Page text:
Marriage, Change, and The Moon

I am not a constant. You are not a constant. And so none of our relationships will be constant. Our friendships, our marriages, they will all fluctuate and change just as we fluctuate and change.

And we do all change. People are not constants.

Last night I had a dream about a couple I barely know, a dream that they were getting divorced and were each in turn sharing that news with me.

I woke up with one thought ringing in my mind: we are not constants.

I remember a friend telling me before I got married that the person you wake up next to the day after your wedding is not the same person you married the day before. People change. Each day is new and with it we are each new as well. The person you walk down the isle with will be very different from the person you walk next to as you walk your children to their first day of college.

We change.

I used to think that people never really change because I had never seen a radically changed life, dramatic change where someone goes from being one thing to being something entirely different nearly over night. Now I know better. I still think that that kind of change is quite rare. But, I know now that people do change, and radically so, but it doesn't happen all at once. It isn't in a flash. It's like Anaïs Nin said:

“We do not grow absolutely, chronologically. We grow sometimes in one dimension, and not in another; unevenly. We grow partially. We are relative. We are mature in one realm, childish in another. The past, present, and future mingle and pull us backward, forward, or fix us in the present. We are made up of layers, cells, constellations.”

We grow unevenly. We change slowly, first in one direction and then in another. We take a few steps forward, a few steps to the side and often a few steps back.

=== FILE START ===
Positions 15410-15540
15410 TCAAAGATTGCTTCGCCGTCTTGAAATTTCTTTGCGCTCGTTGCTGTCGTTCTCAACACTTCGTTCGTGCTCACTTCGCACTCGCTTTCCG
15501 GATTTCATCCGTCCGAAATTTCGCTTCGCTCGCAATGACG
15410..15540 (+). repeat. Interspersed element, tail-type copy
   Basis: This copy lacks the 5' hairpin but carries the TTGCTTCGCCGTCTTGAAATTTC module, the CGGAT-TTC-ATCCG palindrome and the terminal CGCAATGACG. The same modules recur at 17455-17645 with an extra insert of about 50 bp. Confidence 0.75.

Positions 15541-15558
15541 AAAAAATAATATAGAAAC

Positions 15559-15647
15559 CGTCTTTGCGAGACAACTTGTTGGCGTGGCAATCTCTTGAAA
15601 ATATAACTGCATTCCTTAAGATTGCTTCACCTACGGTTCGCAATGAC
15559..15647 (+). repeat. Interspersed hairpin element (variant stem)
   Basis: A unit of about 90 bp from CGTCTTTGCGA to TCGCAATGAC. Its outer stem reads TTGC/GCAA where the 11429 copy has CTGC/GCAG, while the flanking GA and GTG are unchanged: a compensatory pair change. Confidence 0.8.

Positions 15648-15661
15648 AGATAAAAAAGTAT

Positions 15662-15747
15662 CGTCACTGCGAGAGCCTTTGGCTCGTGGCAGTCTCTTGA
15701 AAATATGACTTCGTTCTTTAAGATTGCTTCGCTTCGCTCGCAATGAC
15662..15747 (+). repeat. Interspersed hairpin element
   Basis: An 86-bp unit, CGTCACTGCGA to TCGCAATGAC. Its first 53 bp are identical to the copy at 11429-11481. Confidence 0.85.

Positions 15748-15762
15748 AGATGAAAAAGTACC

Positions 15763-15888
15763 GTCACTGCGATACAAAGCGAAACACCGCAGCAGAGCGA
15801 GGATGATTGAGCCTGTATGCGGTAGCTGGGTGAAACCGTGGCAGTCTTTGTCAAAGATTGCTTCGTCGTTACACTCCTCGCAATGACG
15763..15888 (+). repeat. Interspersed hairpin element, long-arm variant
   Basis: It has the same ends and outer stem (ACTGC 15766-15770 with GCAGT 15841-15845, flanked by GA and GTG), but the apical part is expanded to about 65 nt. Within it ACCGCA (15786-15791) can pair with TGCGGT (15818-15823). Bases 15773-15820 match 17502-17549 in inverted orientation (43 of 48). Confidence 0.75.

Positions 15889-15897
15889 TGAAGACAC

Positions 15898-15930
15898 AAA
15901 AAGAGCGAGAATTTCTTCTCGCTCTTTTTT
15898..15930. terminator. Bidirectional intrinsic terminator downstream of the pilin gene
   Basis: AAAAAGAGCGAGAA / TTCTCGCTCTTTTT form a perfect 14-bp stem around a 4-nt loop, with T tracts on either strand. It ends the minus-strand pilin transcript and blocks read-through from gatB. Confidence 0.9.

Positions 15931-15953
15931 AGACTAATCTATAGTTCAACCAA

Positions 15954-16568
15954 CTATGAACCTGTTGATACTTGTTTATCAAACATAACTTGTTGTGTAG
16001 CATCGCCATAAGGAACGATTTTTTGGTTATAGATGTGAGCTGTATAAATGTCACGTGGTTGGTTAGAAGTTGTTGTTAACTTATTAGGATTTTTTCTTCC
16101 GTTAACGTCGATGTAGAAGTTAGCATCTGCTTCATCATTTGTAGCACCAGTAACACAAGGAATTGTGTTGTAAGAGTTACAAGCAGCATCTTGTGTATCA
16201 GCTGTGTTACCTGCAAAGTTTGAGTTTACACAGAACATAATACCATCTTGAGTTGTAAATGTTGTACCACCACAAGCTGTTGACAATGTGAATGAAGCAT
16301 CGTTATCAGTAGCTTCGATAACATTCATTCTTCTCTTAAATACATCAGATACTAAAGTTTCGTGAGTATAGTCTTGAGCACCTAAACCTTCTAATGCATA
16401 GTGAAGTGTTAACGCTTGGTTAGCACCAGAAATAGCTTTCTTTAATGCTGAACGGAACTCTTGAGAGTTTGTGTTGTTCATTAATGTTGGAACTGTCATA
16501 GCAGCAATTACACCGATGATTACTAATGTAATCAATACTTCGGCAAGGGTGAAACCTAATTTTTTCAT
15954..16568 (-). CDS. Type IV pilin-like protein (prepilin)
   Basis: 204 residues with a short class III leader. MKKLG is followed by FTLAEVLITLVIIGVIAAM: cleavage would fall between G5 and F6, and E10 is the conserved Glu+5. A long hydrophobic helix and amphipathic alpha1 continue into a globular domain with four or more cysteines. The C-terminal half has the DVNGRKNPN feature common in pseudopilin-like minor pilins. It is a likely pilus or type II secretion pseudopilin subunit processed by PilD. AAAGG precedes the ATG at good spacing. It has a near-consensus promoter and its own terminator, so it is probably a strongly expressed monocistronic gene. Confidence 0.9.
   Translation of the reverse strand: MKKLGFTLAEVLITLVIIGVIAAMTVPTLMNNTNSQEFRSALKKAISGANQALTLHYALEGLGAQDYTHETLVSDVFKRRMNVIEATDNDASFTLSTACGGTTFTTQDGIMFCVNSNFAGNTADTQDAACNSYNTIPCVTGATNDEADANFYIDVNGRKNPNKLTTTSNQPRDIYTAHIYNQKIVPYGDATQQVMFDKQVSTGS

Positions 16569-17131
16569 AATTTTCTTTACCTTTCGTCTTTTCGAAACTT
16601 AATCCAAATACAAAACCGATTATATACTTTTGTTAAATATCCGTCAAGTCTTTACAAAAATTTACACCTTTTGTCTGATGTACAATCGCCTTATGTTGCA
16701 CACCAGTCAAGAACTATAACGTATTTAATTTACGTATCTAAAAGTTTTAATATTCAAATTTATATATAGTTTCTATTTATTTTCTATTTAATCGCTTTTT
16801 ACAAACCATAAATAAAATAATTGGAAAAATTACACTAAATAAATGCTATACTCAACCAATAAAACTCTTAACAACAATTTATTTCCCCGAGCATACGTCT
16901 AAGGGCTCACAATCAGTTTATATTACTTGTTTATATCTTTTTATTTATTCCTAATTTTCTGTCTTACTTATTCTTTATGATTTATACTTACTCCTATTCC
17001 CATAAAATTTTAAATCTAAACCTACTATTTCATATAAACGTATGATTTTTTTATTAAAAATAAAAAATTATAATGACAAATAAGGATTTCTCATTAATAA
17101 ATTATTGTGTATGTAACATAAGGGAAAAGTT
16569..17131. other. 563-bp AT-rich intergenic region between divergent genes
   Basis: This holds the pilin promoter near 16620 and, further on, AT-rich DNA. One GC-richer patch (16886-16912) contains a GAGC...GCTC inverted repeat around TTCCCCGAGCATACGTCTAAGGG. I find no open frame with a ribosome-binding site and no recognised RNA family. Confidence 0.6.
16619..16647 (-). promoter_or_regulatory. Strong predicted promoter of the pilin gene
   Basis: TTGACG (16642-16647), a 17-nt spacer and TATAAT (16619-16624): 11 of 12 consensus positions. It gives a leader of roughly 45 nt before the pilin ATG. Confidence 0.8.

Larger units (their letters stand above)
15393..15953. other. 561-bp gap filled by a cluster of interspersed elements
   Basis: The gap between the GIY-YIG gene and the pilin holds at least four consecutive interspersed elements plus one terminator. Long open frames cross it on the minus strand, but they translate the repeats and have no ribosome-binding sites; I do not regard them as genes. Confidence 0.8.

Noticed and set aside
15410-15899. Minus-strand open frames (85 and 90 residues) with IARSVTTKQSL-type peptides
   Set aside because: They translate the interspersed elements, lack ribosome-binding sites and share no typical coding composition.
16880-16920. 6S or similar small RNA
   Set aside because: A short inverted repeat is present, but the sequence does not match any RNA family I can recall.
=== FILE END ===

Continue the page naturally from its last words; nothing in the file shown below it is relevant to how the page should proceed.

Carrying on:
We may not feel the change taking place until we can look back. It is then that we see we are not the same person we were.

We are not constant. We are constantly changing, not only by growth, but by mood. The mood and climate of yesterday will inevitably be different from the mood and climate of tomorrow.

We are not constants. And so our relationships can never be constants.

This is both discouraging and deeply encouraging, isn't it? It means that if a relationship is good it won't stay as easy as it is today. But it also means that if a relationship is challenging, it also won't stay this way forever.

I have been blessed with a fairly easy marriage. We are not perfect, but we are well matched and we have gratefully been given some wonderful role models and a host of tools for communication - these things are helpful. But, despite that we have still faced difficult seasons. In fact, I would say that we have been in the midst of a difficult season, a season where connecting and finding common ground has been perhaps harder than ever. It has not been a season of conflict (we have had those in the past), but it has been a season of distance.

We have been growing in different areas. Growing in different directions. Unevenly. We have been facing different struggles and facing them largely on our own.

I keep coming back to the picture of the moon. That great orb cycling through its seasons of varying brightness. At times all consuming in its fullness and at other times hidden so deeply as to not be seen at all. And yet always moving through this cycle again and again.

It is so much like the journey we face whenever we decide to be in relationship with another ever changing human being. At times there will be distance and darkness and at other times bright fullness, but I can guarantee this, it will always be changing.

We are not constant.

Today an old friend, one who loved me well through a season when I was perhaps unworthy of such love, one who I lost touch with for many years and only recently reconnected with, celebrated 35 years of being married to her husband. I had to wonder how many dark nights and full moons has their marriage walked through?

I am blessed that the moonless days of my own marriage have all been short and quickly followed by more and more light and love, but I know quite well that there is no marriage that is exempt from those seasons of distance.

Today I find myself not wanting to take my marriage for granted. I find myself wanting to do what I can to move past this current season and move into the next. I find myself praying for my friends marriages and for my own. Praying that we too would someday celebrate 35 years of marriage and that when we do the moon would be full.

Rejoicing in the journey, Bethany Stedman